UNDER THE KIND GAZE OF AMA YANGRI

In PILGRIMAGE by Dorje Phuntsok1 Comment

The ski of Yolmo.

According to the Tibetan Calendar most of 2016 was in the year of the Monkey, which also happens to be the birth sign of the great master Padmasambhava, known to Tibetans as Guru Rinpoche. This only happens once every twelve years and as such seemed a particularly powerful time to connect with the unstoppable blessings of the Lotus-Born by engaging in any practice related to him, including pilgrimage.

In 2016 I was fortunate enough to visit several power places of Padmasambhava, spending some weeks in retreat at one, and doing meditation and puja at others. I will share some of my experiences in the hope of encouraging others to visit these holy sites which confer blessings even though one lacks faith or even interest.

In the long retreat, we had teachings on the creation stage from various texts, many of which extolled the virtues of practicing in places where Padmasambhava had stayed. In his text on creation stage, the author Tenpe Nyima wrote something to the effect of one day or practice in such a place being equivalent to a year in another. Kyabje Chatral Rinpoche also highly praised practice in places blessed by Padmasambhava and built his retreats in many such places, including the hidden land of Yolmo. Not being inclined to religious activity, the possibility of additional merit or blessing simply by virtue of the place of practice is a huge motivator.

Yolmo, also known as Helambu, lies to the North of the Kathmandu Valley, in Sindhupalchowk. In old Tibetan texts it forms part of the area referred to as Mangyul. It is a hidden land, a beyul, prophesised both by Padmasambhava and by Shakyamuni Buddha in the Avatamsaka Sutra. The latter formed the basis for Marpa’s instruction that Milarepa go meditate there, at Takpuk Senge Dzong, or Tiger Cave Lion Fortress. Rigzin Godem, the great revealer of Padmasambhava’s northern treasures, is also said to have spent time there, and his tradition was widely practiced. A small group of devotees from various countries wanted to visit, and I was asked to lead the trip, which we were fortunate to do mostly on foot, which I sincerely believe yields more purification and merit than simply taking a helicopter to the site and back.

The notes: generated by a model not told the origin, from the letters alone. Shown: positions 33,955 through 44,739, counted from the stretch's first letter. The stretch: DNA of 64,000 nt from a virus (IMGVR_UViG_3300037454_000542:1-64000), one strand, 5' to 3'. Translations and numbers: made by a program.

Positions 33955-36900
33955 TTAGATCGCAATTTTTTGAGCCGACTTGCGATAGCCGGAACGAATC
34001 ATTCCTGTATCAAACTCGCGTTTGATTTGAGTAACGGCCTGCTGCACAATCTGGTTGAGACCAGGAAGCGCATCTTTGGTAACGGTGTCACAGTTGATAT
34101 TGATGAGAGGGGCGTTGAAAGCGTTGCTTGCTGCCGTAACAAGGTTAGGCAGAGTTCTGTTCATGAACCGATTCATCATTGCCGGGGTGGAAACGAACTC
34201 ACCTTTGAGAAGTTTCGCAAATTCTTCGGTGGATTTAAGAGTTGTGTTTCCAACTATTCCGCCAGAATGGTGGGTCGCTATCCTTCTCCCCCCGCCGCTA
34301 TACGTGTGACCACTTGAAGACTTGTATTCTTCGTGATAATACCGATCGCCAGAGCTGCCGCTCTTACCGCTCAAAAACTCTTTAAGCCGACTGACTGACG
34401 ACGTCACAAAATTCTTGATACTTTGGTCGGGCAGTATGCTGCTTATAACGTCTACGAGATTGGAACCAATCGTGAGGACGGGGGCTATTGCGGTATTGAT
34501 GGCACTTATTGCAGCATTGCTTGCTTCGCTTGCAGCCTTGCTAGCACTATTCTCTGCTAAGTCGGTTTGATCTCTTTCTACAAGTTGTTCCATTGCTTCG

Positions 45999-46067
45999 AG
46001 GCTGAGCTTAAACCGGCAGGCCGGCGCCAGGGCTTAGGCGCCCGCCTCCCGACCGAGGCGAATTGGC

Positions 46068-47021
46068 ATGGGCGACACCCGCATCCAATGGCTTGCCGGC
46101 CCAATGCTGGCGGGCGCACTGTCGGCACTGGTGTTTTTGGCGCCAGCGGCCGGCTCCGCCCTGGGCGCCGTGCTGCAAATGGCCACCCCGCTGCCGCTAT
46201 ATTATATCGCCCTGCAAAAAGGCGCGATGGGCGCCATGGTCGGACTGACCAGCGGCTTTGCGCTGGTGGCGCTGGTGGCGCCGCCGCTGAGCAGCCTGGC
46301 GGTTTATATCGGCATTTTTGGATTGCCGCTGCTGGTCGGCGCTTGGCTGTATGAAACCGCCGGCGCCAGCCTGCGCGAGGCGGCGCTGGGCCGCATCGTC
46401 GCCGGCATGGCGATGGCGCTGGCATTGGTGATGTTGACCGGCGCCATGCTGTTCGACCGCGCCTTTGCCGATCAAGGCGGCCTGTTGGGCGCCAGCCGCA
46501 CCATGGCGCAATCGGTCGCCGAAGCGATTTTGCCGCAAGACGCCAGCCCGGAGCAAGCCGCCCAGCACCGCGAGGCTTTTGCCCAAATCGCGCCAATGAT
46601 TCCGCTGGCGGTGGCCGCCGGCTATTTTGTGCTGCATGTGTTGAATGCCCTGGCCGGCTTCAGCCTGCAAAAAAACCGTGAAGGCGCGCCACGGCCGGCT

The golden statue of Padmasambhava.

From Kathmandu we took a jeep to Sermathang, which overlooks the Melamchi Valley. It seemed a nice place to spend the first night after visiting the massive golden statue of Padmasambhava, built by Khenchen Namdrol of Namdrolling monastery. I had seen pictures of it before, but the actual experience of seeing it was immensely powerful. The face is literally mesmerizing and one finds oneself captivated in a state of devotion even without effort. Pujas to Mahakala and Vajra Kilaya were offered with prayers for a successful pilgrimage.

The next morning we started the trek to Tarkegyang. It was a relatively easy trek, with a very gradual incline. Along the way we passed villages devastated by the 2015 earthquake. Ancient stupas along the trail were also damaged. It was very upsetting as the suffering of the locals, forgotten by the outside world, was obvious. Despite their suffering, all the locals we met were extremely kind and generous. We were very well looked after in terms of accommodation and food.

The foot print of Padmasambhava.

Waking to the most glorious morning at Tarkegyang, we did smoke and serkhyem offerings to the guardians of the Dharma, with a particular dedication to Ama Yangri, the local dakini guardian who is said to be the protector of Yolmo and resides on a peak named after her, directly above Tarkegyang. I will take the liberty to assume she was pleased with the offerings as the trek down the mountain to the river was accompanied by beautiful weather, melodious birdsong and the odd shy group of monkeys.